The air and water your soil holds depends on the porosity of the soil. Soil that is healthy has a good physical structure (sometimes called tilth), which determines its ability to drain well, store moisture, and provide for the needs of healthy plants.
Well-structured soil has lots of small aggregates and stays loose and easy to cultivate. Aggregates are groups of particles loosely bound together by the secretions of worms and bacteria. In between and within the aggregates themselves are many small air channels (or pores) like the empty spaces left in a jar of marbles. The channels that aggregates create in the soil allow plant roots and moisture to penetrate easily. The smaller pores within the aggregates loosely hold moisture until a plant needs it. The larger pore spaces between the aggregates allow excess water to drain out and air to circulate and warm the soil.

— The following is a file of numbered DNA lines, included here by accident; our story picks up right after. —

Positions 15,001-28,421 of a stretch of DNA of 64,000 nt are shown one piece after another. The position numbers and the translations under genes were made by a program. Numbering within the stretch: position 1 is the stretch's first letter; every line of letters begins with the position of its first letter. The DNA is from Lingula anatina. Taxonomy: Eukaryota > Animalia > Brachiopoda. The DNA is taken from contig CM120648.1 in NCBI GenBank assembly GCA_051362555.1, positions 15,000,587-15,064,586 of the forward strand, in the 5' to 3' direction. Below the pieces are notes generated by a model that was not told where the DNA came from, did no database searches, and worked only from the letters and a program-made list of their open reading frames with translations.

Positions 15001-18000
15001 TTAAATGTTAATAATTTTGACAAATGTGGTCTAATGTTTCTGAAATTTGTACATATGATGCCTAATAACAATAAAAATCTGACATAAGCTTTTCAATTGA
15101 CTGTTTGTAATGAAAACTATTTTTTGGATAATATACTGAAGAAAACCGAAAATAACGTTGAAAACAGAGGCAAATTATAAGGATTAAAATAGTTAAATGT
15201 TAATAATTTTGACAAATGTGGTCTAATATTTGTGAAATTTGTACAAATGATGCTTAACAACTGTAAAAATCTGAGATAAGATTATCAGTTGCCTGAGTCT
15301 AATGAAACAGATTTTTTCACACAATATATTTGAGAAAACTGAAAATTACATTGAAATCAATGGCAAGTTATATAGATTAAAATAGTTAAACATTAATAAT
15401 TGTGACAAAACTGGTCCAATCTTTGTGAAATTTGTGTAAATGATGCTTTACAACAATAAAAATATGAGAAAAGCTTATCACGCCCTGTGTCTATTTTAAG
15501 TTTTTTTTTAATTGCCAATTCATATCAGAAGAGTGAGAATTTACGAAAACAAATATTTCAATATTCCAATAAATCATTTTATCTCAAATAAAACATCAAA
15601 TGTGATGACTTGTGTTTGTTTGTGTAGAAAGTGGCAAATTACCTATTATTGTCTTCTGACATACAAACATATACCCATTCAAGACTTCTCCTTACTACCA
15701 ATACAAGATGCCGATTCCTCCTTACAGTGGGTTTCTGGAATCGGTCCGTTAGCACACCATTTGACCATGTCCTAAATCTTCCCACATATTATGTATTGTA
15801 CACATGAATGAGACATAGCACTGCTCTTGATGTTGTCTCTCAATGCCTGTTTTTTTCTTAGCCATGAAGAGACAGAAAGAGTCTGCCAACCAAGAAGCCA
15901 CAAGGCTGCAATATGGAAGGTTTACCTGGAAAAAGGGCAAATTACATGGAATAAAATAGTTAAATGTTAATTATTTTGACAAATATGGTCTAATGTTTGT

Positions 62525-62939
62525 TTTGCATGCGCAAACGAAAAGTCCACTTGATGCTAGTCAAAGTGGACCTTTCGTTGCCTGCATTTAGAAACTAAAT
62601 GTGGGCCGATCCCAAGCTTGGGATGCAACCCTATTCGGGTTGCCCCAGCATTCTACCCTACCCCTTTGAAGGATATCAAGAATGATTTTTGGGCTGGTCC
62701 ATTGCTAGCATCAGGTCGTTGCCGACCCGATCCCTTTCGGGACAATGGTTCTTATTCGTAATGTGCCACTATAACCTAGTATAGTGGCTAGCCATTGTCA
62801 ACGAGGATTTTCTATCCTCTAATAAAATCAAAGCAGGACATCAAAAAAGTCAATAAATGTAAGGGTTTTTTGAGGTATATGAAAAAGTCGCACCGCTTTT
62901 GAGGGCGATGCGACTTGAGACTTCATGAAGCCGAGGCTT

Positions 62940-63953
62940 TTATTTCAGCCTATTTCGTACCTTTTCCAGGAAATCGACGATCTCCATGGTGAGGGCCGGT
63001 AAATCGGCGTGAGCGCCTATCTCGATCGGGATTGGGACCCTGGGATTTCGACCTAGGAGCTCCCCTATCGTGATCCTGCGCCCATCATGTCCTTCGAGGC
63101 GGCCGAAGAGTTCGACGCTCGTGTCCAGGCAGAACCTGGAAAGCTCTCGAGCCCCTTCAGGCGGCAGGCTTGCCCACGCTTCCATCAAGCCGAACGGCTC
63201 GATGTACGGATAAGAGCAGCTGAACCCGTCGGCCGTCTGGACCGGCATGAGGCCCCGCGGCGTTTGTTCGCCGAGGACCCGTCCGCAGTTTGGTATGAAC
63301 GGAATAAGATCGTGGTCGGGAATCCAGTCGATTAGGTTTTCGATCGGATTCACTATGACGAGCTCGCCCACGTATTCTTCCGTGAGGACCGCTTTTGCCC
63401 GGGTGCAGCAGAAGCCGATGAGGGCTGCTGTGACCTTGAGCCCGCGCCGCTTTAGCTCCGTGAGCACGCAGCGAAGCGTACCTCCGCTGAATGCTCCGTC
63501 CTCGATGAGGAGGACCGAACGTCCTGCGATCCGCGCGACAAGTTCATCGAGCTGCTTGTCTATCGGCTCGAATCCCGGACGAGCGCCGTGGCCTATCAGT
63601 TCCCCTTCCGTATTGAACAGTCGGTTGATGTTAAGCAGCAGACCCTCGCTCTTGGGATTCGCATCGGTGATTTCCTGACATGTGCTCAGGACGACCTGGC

The organic portion of the soil is the result of the decomposition of grass clippings, bits of leaves, and dead bugs. Humus is the generic term for this substance, whose characteristics can vary widely depending on what the original material was and how it decomposed. Humus is the main component of compost and is generally dark brown, porous, spongy, and pleasantly earthy-smelling. This decaying matter provides nutrients to the living microscopic organisms which have the primary responsibility of maintaining the balance of soil's chemical and ecological properties.
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what is compost?